There is nothing moral about ever bigger lottery purses.  Not to mention the fact that the odds are better that the lottery winner will go bankrupt rather than that they will see a happy old age with lots of money.  “Life after winning the lottery may not stay glamorous forever. Whether they win $500 million or $1 million, about 70 percent of lotto winners lose or spend all that money in five years or less.”Easy Come, Easy Go.

What does this have to do with morality? 

First, we must define morality.  It is not about making money, winning the lottery, drinking booze, smoking weed or visiting a casino.  The Prosperity Gospel is a distortion of the idea of moral behavior.  Morality is the process of asking yourself what impact an action, a course of action, a decision, a purchase, or a behavior will have on other people.  It does not mean that you cannot drink and gamble.  It does not mean that you cannot have wild sex at a swinger’s party.  It does mean that you need to be able to ask yourself if your gambling and drinking is having a negative impact on others.  It does mean that you need to ask yourself if your sexual habits are having a negative impact on other people.  By others. I mean more than your family, more than your friends, more than your neighbors.  I mean other states.  I mean other countries.  I mean the entire world.  This does not mean that you have no rights.  You have the right to swing your arm but your right proverbially stops at the nose of another person.

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As I said in my last blog, we must look outside of ourselves to find morality.  This is not easy to do.  Some of us, (fewer every year) go to a church on Sunday where we may get a sermon that asks us to look at our behaviors and what we can do for other people.  (“According to a 2021 survey, 31 percent of Americans never attend church or synagogue, compared to 22 percent of Americans who attend every week.”— Church Attendance of Americans)  Those of us who attend church hear maybe a twenty or thirty minute sermon each week on morality.

Compared to this 30-minute sermon once per week for maybe fifty percent of Americans:

The average American watches four hours of TV each day (that’s down from about six hours in the 1960s through 1990s by the way). There are about twenty minutes of “non-program material” per hour, which includes ads, promos, news updates, etc. For our purposes, let’s consider all of this commercial matter.  So in four hours, we see eighty minutes of commercials.” — Fred Pagano, Radio, television and Internet advertising producer and director.

This means that the average American hears about 560 minutes of paid advertisements each week or the equivalent of 19 sermons.  These ads exhort you to think of yourself.  You are special but you need more to be more special.  If you don’t buy more, you neighbors will look down on you.  Your friends will surpass you in status.  Your family will stop loving you.  You can be a better smarter person, but you must buy the new Persico Bacon Maker.  You need a new car or maybe even a bigger house.  You should go out to eat more or get a new insurance policy.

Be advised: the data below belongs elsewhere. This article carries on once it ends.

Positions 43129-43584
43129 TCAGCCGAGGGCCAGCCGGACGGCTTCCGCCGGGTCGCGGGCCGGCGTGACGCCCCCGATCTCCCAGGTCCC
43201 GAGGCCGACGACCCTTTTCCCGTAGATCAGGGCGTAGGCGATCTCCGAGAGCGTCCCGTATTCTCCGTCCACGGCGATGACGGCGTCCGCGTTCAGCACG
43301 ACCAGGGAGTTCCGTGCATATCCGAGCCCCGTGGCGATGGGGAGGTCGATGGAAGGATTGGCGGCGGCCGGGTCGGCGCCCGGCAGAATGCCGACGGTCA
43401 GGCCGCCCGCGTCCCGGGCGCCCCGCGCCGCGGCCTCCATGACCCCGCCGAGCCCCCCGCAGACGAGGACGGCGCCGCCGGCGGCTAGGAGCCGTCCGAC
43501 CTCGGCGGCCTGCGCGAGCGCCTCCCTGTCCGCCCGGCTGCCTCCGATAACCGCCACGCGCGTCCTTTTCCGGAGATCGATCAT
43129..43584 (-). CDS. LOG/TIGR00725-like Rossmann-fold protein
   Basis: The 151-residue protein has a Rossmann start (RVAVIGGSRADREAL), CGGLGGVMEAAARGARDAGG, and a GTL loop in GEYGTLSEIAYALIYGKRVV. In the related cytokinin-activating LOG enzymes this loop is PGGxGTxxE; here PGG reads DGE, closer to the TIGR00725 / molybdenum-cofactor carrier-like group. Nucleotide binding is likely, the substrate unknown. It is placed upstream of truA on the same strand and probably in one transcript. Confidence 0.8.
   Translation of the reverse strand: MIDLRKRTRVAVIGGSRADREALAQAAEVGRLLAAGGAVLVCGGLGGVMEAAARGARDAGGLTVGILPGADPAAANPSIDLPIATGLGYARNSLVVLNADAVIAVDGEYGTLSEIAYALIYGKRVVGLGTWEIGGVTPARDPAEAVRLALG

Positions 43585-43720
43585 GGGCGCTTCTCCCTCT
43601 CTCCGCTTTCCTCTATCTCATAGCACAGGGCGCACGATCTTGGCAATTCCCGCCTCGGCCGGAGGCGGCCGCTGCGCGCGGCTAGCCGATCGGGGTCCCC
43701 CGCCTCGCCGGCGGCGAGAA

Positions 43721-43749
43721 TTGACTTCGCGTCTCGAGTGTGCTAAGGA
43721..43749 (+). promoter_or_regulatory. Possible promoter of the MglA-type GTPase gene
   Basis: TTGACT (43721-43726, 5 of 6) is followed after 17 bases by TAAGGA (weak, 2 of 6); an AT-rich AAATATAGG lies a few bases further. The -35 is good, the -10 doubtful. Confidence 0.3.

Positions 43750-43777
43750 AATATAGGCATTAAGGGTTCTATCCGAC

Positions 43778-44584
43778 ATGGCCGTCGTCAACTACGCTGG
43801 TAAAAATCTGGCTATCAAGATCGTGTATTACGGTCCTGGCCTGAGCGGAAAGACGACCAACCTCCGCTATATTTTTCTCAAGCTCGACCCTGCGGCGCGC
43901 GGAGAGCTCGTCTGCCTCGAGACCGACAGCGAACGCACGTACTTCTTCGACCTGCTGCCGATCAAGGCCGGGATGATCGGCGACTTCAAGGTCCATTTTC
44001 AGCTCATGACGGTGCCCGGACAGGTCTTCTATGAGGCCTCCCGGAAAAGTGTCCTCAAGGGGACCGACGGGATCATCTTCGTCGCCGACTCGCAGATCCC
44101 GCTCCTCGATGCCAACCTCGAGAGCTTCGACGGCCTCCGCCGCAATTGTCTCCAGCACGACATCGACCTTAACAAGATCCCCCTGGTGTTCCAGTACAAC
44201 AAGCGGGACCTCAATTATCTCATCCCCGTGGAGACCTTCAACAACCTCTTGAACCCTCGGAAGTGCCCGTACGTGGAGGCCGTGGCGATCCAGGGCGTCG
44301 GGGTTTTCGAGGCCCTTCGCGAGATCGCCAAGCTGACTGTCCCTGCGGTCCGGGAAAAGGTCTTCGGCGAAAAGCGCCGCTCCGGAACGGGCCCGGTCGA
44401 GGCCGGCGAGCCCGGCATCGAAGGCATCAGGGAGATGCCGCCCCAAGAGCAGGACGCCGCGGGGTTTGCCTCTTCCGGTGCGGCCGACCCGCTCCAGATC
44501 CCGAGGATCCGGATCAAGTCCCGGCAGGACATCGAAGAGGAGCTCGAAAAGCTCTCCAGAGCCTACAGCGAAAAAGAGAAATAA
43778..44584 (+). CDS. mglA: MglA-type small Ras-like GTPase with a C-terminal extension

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Advertisements are NEVER what you can do for other people or society.  They are ALWAYS inherently selfish.  Is it any wonder that Americans shop till they drop or keep on buying more stuff that is bigger and bigger than they will ever need?   Americans have been and are continually bombarded by Madison Avenue messages that are a form of de facto brainwashing.  Too many Americans today are selfish, self-centered, narcissistic, and exhibit an entitlement mentality.  Economic policy extols benefits that will accrue to society with more buying and more spending.  It is somewhat ironic that the rampant inflation today and the wild economic swings have not been helped one iota by a greedy narcissistic economic policy that ignores any effort to provide a balance Moral Policy.  In addition, Americans are no happier today than they were seventy years ago.

“The vast majority of Americans report being “very” (42%) or “fairly happy” (44%), but the combined 86% is down from 91% the last time Gallup asked about this, in December 2008. It is also the lowest overall percentage happy Gallup has recorded in periodic readings over 71 years and is only the fifth time happiness has dipped below the 90% mark in 23 readings since 1948.”Happiness Not Quite as Widespread as Usual in the U.S

How do we get a balance between Moral Policy and Economic Policy?

My apologies.  This blog was longer than I thought it would be.  I will address the above question in my next blog.  In the meantime, I would love to hear any comments, questions or ideas that you might have concerning the issues I have raised in this and my previous blog.

Don’t Tell the Truth, Hide Behind a Euphemism

Collateral-Damage

New Introduction:  May, 2021

I wrote this six years ago.  Last week, (May 2021) I was teaching a class on Orwell’s “Animal Farm” and was explaining the difference between analogies, metaphors and euphemisms.  I remembered that I had written this blog several years ago and decided to see if it had any relevance.  I was struck by what I had said about policing back then since my comments have supported more recently by numerous examples.  I have decided to republish the original blog.  I will go through and correct some egregious editing and grammar problems.

January, 2015

I woke up at 3 AM the morning of January 2, 2015 with military euphemisms on my mind.   Knowing that I would forget the ideas I had, I jotted down a few notes on paper before going back to bed.   A few of the specific euphemisms that were running through my brain included:

  • Collateral Damage
  • Surge
  • Village Pacification
  • Enhanced Interrogation
  • VUCA
  • Shock and Awe
  • IED
  • Drone Kill